The Fifties 2014: Actor, Actress, Director, Picture
Macon Blair, Blue Ruin: Communicates the everyman quality of the character without condescending to him. Never turns into a killing machine.
Jim Broadbent, Le Week-end: Just as he was nearing Maggie Smith levels of typecasting, he plays someone angrier, sadder, hornier, more fun.
Pierre Deladonchamps, Stranger by the Lake: Not a wallflower or an idiot but shows us the character's nerves and his unreliable conscience.
Ralph Fiennes, The Grand Budapest Hotel: Distinctive enough he isn't just doing "a Wes Anderson character," and he's dapper, funny, and sad.
Sergio Hernández, Gloria: We sense his desire for Gloria and the certainty that he will disappoint her. You resent him but still sympathize.
Runners Up: Tom Cruise, Edge of Tomorrow; Jake Gyllenhaal, Enemy; Archie Alemania, Norte, the End of History
On the Radar: Tom Hiddleston, Only Lovers Left Alive
Macon Blair, Blue Ruin: For placing a lot of variation on his silent looks of panic, all while holding onto that haunted past that never goes away.
Pierre Deladonchamps, Stranger by the Lake: For never making his character's self-destructive tendencies seem craven or inexplicably masochistic.
Ralph Fiennes, The Grand Budapest Hotel: For carrying a movie with a whole lot of moving parts on his shoulders, and for selling a character who I'm not sure isn't unworkable on the page.
Tom Hardy, Locke: For being the whole show, and for letting us in on his character at his own pace.
Tom Hiddleston, Only Lovers Left Alive: For a kind of fascinating melancholy and for keeping a gorgeous, skinny mope of a man interesting.
Honorable Mention: Mark Ruffalo, The Normal Heart (made for cable)
Runners Up: Jim Broadbent, Le Week-end; Jesse Eisenberg, Night Moves
NICK: Hope we've urged more people to see Blue Ruin at this point. I'm interested in what makes Fiennes's character seem "unworkable" on the page. And though we've avoid picking winners, I'm curious who your hypothetical one is from this bracket, since I'm guessing Fiennes is mine. That said, as much as I love my quintet, I'm eager for even tougher competition as the year unfolds.
JOE: I think in general I find Grand Budapest too nasty a film to ever really warm to, and for no good reason. Fiennes's character as written would have turned me off to the point of disconnecting entirely without a performance as funny and committed to the man's humanity. Right now he's my winner, too, but I'm waiting for someone else to unseat him soon.
Marion Cotillard, The Immigrant: Amazing technical execution. Convincing spiritual anguish. Simultaneously an open book and very secretive.
Lindsay Duncan, Le Week-end: Keeps us guessing if Meg is knowingly destructive or just makes reckless choices. Is she still in love or not?
Paulina García, Gloria: Anchors every shot in the film, seizing chances for fun, but never acts as if she's consciously seizing a spotlight.
Keira Knightley, Begin Again: A Binochean feat of relaxed directness in manner, voice, and body. Leaves no space between herself and Gretta.
Kathryn Worth, Unrelated: Spends a lot of time watching and even craving other characters without encouraging pity or sentimentalizing Anna.
Runners Up: Jenny Slate, Obvious Child; Angeli Bayani, Norte, the End of History; Gugu Mbatha-Raw, Belle; Marina Vacth, Young & Beautiful
On the Radar: Luminiţa Gheorghiu, Child's Pose; Jasmine Trinca, Honey (Miele); Tilda Swinton, Only Lovers Left Alive; Gina Piersanti, It Felt Like Love
Lindsay Duncan, Le Week-end: Prickly in a way that's both hilarious and melancholy. The real engine driving the film.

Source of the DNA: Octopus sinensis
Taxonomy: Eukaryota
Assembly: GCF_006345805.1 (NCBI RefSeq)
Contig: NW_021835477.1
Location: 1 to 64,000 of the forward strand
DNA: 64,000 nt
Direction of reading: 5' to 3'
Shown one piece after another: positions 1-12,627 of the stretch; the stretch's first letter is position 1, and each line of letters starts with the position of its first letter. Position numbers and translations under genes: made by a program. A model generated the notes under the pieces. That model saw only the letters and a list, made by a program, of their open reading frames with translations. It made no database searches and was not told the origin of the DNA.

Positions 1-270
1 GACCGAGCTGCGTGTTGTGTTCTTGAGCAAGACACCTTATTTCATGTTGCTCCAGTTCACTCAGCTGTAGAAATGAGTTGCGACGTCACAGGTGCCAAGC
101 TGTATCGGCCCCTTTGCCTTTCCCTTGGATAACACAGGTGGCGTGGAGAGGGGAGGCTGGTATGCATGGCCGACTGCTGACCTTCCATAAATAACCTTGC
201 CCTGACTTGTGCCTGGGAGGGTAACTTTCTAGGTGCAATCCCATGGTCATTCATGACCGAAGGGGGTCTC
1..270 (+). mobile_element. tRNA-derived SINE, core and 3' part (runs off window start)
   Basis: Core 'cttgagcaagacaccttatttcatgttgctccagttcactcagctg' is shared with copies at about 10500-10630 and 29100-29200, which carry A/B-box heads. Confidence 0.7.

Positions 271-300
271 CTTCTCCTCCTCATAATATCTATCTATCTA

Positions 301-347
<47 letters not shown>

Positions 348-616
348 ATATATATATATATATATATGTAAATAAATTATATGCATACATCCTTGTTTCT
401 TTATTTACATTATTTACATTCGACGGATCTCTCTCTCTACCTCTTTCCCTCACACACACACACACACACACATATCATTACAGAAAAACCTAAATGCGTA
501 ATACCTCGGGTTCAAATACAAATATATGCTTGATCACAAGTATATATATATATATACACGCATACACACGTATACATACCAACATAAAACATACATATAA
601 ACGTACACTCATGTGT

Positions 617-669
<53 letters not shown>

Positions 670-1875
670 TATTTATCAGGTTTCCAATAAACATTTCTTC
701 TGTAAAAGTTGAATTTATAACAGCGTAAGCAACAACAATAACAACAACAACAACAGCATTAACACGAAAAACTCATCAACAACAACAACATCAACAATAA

Paulina García, Gloria: Surprisingly in charge despite a character who's sometimes teetering on the edge of being too pathetic.
Scarlett Johansson, Under the Skin: Simultaneously fascinating and fascinated; her probing questions and open-faced responses are riveting.
Jenny Slate, Obvious Child: Unforced in her hilarity, which was to be expected. Nimble with a rom-com storyline, which was not.
Robin Wright, The Congress: Doesn't get hung up on playing "herself." Gets the most out of her live-action segments and imbues her voice work with affecting sadness.
Runners Up: Tilda Swinton, Only Lovers Left Alive; Rose Byrne, Neighbors
NICK: Everyone except Cotillard had to really fight for their spot here. Slate was the single hardest exclusion for me in any category. Heck, I'd be happy to have even my four outside shots (Gheorghiu, Trinca, Swinton, and Piersanti) on a list of midyear peaks, to say nothing of gals like Emily Blunt or Melanie Lynskey whom we put in supporting but arguably belong here. And that's still not including two of your tip-top picks or either of your runners-up, all of whom I love. Nonetheless, cue the annual December refrain of "Why aren't there more leading-actress performances to choose from?" when, in fact, THERE ARE.
JOE: Yeah, I'm not sure I can see any of the women we're trumpeting surviving to any kind of Oscar consideration, though I'll stick a pin in Johansson simply due to the critical mass of her year so far. At what point does everybody snap to and realize Lindsay Duncan is on just an incredible hot streak lately?
Lav Diaz, Norte, the End of History: Calibrates a film with extended longueurs, decisive and bloody actions, realistic and abstract patches.
Jonathan Glazer, Under the Skin: Even when he pushes a conceit too far or leaves us puzzled, I was so grateful for his commitment to risk.
James Gray, The Immigrant: Makes defiantly old-fashioned film with some contemporary resonances. Exquisite care with sound, edits, light.
Jim Jarmusch, Only Lovers Left Alive: His film could tilt at any time into stale affectation. Amazing how balanced and inviting he keeps it.
Doug Liman, Edge of Tomorrow: He's choreographed action before but nothing implied he could negotiate so many moving parts, so many thrills.
Runners Up: Amat Escalante, Heli; Rithy Panh, The Missing Picture; Joanna Hogg, Unrelated; Anthony Chen, Ilo Ilo; Alex van Warmerdam, Borgman